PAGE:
THE truly horrifying attack on two young boys in Edlington last year inevitably brought comparisons with the 1993 torture and killing of James Bulger. We could not have expected those older memories to be revived a second time quite so quickly.
Jon Venables's recall to custody poses a number of questions, some of which go to the very heart of the public's understanding of and support for our criminal justice system.
Why doesn't "life" mean exactly that? Should Venables and his
accomplice Robert Thompson have been released? And what has Venables done to be recalled?
When Venables and Thompson were convicted of murder in 1993, the law
required the sentencing judge, Mr Justice Morland, to order that they be detained at Her Majesty's Pleasure. He then had an element of discretion in deciding what is known as the "tariff".
The tariff is the minimum term, for the purposes of retribution and deterrence, that a life prisoner must serve before he becomes eligible for parole. Release at the end of such a term is not automatic. The decision rests with the Parole Board, who must consider whether there is any continuing unacceptable risk to the public.
Only if they are satisfied that no such risk exists can the prisoner be released. But they cannot be expected to forecast and take into account every possible risk, no matter how unlikely or minor.
Some life sentences mean precisely that; the prisoner will never be released. Moors murderer Myra Hindley died in prison; Yorkshire Ripper Peter Sutcliffe is currently hoping to persuade a judge that he need not do the same. Most "lifers" serve the punishment part of their
sentence and are eventually released on licence. But the law acknowledges that some murderers must spend longer in prison than others before being eligible for parole.
Mr Justice Morland fixed the tariff for Venables and Thompson at eight years. The Lord Chief Justice, Lord Taylor, exercised his power to increase it to 10 years. The Home Secretary, Michael Howard, later exercised the power he then had to increase it to 15 years. That turned out to be an intervention too far and, following a ruling of the House of Lords and a consequent change in the law, all tariffs are now set by courts.
Venables and Thompson were released after serving eight years in a secure unit. At 10 years of age, they had been the youngest convicted murderers of the 20th century. Mary Bell, convicted of manslaughter by reason of her mental state, was 11 when she killed. Had James Bulger's killers been just a few months younger, the law would not have allowed them to be charged, let alone convicted.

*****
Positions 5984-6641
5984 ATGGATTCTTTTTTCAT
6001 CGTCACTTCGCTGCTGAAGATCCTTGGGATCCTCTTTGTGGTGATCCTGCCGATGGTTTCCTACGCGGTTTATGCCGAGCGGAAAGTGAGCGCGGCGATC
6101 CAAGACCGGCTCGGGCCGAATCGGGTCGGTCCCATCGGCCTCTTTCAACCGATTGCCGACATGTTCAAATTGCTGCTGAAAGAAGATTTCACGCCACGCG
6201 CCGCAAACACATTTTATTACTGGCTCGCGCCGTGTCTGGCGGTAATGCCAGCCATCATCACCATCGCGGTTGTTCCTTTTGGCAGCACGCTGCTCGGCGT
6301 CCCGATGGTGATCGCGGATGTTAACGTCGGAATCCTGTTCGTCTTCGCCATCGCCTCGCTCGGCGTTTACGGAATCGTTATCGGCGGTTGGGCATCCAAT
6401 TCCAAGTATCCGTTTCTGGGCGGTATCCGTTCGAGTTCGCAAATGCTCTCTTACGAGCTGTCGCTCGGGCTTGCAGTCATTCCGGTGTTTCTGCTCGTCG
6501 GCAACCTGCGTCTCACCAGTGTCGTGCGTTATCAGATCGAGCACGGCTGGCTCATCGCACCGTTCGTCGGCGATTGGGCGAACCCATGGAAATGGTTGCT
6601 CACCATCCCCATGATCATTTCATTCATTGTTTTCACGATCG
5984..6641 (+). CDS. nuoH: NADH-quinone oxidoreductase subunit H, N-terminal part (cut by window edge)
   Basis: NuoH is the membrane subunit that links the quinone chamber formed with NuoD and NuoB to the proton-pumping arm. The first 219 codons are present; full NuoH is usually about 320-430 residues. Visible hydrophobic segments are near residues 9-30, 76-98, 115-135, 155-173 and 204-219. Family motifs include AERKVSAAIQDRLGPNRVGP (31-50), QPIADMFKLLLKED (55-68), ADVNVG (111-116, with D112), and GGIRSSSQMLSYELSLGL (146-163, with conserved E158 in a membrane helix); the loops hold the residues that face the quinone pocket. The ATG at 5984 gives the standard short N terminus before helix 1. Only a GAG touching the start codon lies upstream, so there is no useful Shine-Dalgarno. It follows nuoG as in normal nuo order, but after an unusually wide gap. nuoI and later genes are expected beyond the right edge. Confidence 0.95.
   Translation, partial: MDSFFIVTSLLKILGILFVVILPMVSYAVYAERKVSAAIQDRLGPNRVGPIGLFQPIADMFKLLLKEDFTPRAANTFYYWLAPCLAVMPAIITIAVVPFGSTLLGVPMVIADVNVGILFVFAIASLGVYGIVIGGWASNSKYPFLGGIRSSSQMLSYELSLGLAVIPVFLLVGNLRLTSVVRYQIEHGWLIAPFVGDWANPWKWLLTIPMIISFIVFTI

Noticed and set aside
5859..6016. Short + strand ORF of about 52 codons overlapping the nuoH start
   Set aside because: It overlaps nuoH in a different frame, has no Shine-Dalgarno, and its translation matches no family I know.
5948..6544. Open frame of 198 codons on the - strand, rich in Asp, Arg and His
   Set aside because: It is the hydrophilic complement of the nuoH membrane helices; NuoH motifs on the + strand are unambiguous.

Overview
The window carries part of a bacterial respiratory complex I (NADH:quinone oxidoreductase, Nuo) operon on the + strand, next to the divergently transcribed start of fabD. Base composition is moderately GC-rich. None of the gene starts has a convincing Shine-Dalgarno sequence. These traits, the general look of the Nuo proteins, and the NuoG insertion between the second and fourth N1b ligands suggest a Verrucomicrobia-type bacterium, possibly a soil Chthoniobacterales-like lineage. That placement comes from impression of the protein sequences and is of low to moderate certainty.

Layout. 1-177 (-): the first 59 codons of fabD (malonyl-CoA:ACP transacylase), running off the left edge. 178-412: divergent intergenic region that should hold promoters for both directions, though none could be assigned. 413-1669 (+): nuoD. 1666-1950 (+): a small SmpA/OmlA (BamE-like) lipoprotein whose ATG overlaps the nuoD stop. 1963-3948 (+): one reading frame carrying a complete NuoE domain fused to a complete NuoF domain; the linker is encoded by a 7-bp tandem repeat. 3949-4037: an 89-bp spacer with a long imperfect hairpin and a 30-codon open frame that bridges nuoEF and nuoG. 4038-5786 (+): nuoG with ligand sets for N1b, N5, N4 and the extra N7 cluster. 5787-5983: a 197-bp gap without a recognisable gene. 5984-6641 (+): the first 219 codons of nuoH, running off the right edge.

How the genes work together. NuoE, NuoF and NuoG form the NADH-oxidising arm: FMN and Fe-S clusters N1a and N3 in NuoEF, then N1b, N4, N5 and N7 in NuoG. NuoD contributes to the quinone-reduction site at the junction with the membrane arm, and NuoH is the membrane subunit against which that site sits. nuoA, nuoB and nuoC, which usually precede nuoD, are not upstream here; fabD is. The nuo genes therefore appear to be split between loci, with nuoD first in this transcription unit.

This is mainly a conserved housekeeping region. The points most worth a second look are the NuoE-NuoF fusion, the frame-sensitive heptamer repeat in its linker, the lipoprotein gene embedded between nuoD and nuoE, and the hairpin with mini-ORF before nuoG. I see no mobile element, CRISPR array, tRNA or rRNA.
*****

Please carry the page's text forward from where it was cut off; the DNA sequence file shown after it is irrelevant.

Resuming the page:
Their age was a vital factor in fixing the tariff. All such decisions need to balance retribution, deterrence and rehabilitation – not an easy task. With older sadistic murderers – Hindley and Ian Brady, for example – the balancing decision is easier to make.
With very young killers – and there are mercifully few of them – rehabilitation weighs more heavily. Even Michael Howard's decision, had it stood, could have resulted in Venables's release two years ago.
Unless a 10-year-old can be said to be beyond redemption, life was never going to mean life. Despite the undoubted gravity of his crime, sooner or later a Parole Board review would have freed Venables, just as Mary Bell was freed in 1980.
More recently, the Edlington brothers, aged 11 and 12 when sentenced, were also given indeterminate sentences with a tariff of five years each. Although it could be argued their crimes were less severe than that of Venables, not least because their victims survived, the Attorney General announced two weeks ago that she would not seek to have their tariff increased.
If we do allow ourselves the hope that very young offenders have the possibility of rehabilitation, we do so only with the reserve position that any failure on their part must be faced with swift and serious consequences.
Mary Bell and Robert Thompson, as far as we know, have never come to
the adverse attention of the authorities. The same is true of many, but by no means all, older "lifers".
Another question with Jon Venables's breach is whether the public at large, or at least James Bulger's family, should be told the nature and seriousness of what he has done.
Experience strongly suggests that the breach of his licence will not be a minor and isolated incident. It will be either repeated minor breaches or one much more significant act, such as a serious criminal offence.
What is gained by making the details public? The taxpayer has indeed spent a lot of money rehabilitating and protecting Venables. But do we need to know more than that "the system" has worked, that he is back in custody and that he may well remain there for a very long time?
Paul Firth is a retired district judge who sat in magistrates' courts in Yorkshire, Merseyside and Lancashire.